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Users Hazy on Virtualization ROI, CA Says
Virtualization Virtues Can Be Tough to Quantify So Far
Apr. 6, 2007 09:15 PM
CA had an independent survey done on server virtualization by the Strategic Council and the results suggest that virtualization may not be all it's cracked up to be despite the charge to virtualize.
The Strategic Council says the study shows "a remarkable degree of organizational reluctance to categorize server virtualization deployments as successful."
Seems that 44% of the people they talked who said they had deployed server virtualization couldn't call the deployment a success because they couldn't quantify the ROI; 28% failed to realize an ROI or were unsure that they did; and 40% either failed to realize the documented cost savings or were unsure what cost savings, if any, they did realize.
Of those who figured that they had gotten an ROI 4% achieved it in less than a month, 55% in the first year and 13% more than a year from deployment. And the ROI realized was subject to a great deal of variability: 20% realized an ROI of less than 10%; 61% between 10% and 24%; and 19% an ROI of 25% or more.
The pollsters, who contacted 808 organizations around the world with at least 500 employees, found that 71% of the organizations that have moved ahead with virtualization have deployed, or plan to deploy, multiple server virtualization technologies on the theory that specific solutions are best for specific tasks.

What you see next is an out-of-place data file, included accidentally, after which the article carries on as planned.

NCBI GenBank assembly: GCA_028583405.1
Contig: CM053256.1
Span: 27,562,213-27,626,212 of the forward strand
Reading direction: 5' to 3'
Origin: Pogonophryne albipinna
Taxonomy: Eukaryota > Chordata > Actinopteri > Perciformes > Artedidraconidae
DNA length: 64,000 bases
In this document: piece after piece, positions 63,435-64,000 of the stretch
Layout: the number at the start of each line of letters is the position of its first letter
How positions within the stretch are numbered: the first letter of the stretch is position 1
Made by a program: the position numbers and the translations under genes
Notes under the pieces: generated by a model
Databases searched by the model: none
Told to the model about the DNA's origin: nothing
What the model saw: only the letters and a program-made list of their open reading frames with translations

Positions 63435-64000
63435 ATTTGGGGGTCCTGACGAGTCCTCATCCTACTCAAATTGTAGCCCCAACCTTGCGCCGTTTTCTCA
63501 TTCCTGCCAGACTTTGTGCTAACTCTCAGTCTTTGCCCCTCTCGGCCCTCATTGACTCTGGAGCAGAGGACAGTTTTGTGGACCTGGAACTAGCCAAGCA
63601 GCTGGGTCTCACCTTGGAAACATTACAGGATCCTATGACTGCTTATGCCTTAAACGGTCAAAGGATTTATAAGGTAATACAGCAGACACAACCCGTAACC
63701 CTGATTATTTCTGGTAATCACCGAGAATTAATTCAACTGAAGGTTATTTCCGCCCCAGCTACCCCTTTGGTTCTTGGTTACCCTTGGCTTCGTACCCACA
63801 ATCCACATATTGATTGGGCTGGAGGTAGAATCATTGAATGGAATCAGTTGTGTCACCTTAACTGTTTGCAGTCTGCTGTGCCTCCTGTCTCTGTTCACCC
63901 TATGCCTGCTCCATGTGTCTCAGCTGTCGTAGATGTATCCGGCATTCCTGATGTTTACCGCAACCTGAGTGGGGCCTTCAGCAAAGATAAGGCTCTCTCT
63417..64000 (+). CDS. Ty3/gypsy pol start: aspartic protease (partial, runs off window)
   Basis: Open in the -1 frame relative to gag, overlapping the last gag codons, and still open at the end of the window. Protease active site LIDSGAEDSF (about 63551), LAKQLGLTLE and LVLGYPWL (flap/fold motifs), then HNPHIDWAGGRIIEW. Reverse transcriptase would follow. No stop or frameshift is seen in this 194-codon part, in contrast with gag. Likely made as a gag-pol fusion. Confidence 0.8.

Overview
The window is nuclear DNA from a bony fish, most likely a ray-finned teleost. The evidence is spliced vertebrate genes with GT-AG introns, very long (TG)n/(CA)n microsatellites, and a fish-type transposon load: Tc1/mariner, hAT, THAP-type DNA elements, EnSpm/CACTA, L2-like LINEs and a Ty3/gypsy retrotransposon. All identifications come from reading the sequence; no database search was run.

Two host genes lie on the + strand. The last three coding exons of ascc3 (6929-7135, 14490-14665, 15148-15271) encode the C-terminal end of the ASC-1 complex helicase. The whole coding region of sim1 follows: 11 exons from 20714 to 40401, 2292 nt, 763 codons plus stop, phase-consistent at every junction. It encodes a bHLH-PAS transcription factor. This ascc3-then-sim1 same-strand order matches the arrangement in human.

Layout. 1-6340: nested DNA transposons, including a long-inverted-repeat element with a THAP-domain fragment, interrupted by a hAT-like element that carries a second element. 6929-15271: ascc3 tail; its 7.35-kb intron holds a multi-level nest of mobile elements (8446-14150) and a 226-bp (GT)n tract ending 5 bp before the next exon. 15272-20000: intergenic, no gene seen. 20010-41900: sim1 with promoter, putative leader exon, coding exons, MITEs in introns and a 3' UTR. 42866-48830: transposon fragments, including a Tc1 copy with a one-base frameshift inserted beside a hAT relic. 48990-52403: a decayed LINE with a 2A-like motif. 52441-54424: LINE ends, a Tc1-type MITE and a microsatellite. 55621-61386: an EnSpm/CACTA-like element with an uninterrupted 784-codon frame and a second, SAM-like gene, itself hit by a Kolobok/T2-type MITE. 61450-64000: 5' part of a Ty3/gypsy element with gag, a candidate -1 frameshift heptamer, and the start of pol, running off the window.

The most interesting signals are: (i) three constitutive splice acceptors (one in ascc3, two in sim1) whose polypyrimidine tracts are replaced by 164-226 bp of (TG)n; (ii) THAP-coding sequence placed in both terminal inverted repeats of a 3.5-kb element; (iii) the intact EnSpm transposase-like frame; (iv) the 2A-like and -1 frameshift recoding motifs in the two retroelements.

These technologies include operating system and hardware virtualization, operating system partitioning, paravirtualization and/or clustering - actually 60% of the people they talked to consider clustering a form of server virtualization.
This complexity, which indicates uses define virtualization differently than vendors, can impact cost and so ROI.
The primary vendors are VMware, Microsoft and Sun.
CA said the people who felt that virtualization was a success measured it mostly on the basis of performance.
The study found that virtualization is being deployed to improve server/system utilization rates, increase server reliability and uptime and enhance business continuity.
Thirty percent of the respondents were North American, 37% European, 31% in Asia/Pacific and Japan. Sixty-seven percent had between 10 and 99 physical servers and 22% more than 200.
A summary of the findings is available at http://ca.com/vpm/survey.
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